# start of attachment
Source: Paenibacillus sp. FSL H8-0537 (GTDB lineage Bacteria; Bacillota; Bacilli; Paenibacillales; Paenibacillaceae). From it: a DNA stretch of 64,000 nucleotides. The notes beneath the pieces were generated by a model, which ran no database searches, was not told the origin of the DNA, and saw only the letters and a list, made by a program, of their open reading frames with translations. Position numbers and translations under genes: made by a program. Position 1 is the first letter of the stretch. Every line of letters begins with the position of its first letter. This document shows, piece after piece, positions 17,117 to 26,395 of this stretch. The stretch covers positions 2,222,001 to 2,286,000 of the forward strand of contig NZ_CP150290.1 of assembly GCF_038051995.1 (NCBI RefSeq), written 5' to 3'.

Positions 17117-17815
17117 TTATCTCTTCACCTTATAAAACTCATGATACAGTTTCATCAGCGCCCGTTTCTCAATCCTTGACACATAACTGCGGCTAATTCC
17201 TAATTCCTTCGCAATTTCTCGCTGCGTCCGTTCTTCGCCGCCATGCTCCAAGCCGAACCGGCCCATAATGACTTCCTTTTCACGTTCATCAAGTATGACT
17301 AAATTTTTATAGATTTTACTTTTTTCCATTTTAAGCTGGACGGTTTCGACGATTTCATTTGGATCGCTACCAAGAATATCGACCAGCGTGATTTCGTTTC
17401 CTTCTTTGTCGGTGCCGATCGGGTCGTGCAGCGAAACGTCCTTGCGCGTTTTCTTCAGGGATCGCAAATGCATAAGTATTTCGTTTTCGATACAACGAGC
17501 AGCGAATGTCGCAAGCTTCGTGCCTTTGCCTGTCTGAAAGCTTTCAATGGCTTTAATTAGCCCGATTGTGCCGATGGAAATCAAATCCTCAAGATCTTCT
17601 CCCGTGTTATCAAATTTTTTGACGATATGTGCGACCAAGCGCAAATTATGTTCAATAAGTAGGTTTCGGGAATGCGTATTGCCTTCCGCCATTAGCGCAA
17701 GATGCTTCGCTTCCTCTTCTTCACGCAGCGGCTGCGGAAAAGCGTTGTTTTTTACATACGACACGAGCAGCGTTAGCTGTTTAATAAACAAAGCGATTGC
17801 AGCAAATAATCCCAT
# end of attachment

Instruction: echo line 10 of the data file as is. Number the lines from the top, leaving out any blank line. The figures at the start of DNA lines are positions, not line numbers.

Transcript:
17801 AGCAAATAATCCCAT